IP court finds no abuse where author registered images as trademarks
The Russian IP Court has handed down its decision in a case of unfair use of a trademark, rejecting the claim of abuse of registration. It found in favour of the author of the images used in the trademarks, who is also the owner of the marks in question which it uses in good faith.
A company filed a claim of abuse of fair competition in the trademark owner’s actions to acquire exclusive rights to the marks below.
Figure 1. Trademark No 572840
Figure 2. Trademark No 631667
The company filed its claim based on the fact that several participants in the market, including the company itself, had been using the images for a long period of time. It argued that the trademark owner’s acquisition of exclusive rights to the marks were targeted at excluding competitors by filing numerous claims, among other things.
The court dismissed the claim, finding that the trademark holder had been the author of the images long before the company was registered as a legal entity, The owner then later registered the images as trademarks and had them made in wood for further sale.
The court of cassation enforced the IP Court’s decision. Moreover, it pointed out that it was neither the trademark owner’s intention to reap benefits from the recognition due to competitor activity, nor to harm the company’s business reputation.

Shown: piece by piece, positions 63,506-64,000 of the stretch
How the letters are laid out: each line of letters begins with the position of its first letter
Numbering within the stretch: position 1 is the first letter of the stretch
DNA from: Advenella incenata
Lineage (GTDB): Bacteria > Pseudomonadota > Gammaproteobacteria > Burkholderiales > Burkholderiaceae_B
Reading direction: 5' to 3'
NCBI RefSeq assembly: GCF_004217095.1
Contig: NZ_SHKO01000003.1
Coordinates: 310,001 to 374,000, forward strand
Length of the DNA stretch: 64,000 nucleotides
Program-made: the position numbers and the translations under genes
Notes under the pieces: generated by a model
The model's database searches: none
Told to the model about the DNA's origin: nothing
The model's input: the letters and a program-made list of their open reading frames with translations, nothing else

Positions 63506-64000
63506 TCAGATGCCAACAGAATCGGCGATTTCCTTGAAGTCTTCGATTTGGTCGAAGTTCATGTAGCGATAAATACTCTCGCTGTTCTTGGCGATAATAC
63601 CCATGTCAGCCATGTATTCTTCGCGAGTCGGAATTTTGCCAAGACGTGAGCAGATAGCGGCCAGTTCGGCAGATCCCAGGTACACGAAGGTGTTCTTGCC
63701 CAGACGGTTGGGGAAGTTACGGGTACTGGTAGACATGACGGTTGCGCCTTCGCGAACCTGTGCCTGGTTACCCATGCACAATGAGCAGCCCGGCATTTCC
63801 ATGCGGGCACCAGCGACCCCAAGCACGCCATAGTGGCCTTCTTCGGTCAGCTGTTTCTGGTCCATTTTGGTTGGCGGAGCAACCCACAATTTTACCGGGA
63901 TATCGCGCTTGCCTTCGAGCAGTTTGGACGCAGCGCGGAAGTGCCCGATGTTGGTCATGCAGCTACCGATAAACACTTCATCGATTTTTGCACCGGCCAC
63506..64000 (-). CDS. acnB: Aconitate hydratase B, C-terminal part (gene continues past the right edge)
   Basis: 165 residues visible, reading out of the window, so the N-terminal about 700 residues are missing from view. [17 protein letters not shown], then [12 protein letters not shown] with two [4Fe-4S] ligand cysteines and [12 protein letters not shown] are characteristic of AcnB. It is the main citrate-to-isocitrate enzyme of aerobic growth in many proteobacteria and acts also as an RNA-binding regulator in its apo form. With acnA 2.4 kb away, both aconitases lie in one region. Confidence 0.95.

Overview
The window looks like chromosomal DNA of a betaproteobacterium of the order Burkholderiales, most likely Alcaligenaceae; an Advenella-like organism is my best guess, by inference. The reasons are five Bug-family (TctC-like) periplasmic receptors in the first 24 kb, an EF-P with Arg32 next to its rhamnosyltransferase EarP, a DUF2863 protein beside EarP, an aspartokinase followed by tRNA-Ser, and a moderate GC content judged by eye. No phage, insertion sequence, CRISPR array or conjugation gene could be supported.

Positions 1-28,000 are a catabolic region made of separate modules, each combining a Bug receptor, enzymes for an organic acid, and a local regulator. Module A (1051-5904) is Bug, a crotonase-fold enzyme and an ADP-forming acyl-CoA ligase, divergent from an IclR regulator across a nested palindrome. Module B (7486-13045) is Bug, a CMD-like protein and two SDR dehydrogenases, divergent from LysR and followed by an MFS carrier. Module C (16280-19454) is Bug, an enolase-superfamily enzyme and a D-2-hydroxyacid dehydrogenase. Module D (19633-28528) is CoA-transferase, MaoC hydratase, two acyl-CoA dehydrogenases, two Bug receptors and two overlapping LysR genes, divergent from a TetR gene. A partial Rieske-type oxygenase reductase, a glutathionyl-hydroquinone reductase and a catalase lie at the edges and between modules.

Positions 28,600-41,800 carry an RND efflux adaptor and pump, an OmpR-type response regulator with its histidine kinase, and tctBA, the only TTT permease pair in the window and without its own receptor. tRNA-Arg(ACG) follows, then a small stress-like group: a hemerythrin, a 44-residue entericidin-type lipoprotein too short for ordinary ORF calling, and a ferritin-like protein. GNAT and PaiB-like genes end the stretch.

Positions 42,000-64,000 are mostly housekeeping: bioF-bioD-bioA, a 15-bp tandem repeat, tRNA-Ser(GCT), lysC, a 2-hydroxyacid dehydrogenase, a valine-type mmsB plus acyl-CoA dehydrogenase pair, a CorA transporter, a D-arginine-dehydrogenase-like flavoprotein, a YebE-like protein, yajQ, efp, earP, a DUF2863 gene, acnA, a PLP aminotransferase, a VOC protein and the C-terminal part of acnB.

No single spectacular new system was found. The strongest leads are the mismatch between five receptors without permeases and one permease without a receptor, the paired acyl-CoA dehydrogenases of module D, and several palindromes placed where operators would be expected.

The court took into consideration the fact that the subsequent rights holder’s behaviour (ie, the first claim to protect exclusive rights) was filed several years after filing the corresponding registration applications. As a result, it found no abuse of registration in the entrepreneur's actions in trademarks registration and usage.
One of the key aspects of the case was to determine the authorship of the images. The company mistakenly claimed that authorship can be evidenced only by the original work with the name of the author clearly indicated. However, the court rightfully scrutinised the whole body of evidence in the case (eg, the author's creative style was considered).
A similar approach was taken in the case between the same parties on the protection of exclusive rights for the images. Moreover, while challenging the authorship of the images, the company provided the court with no evidence that other persons had authored these.
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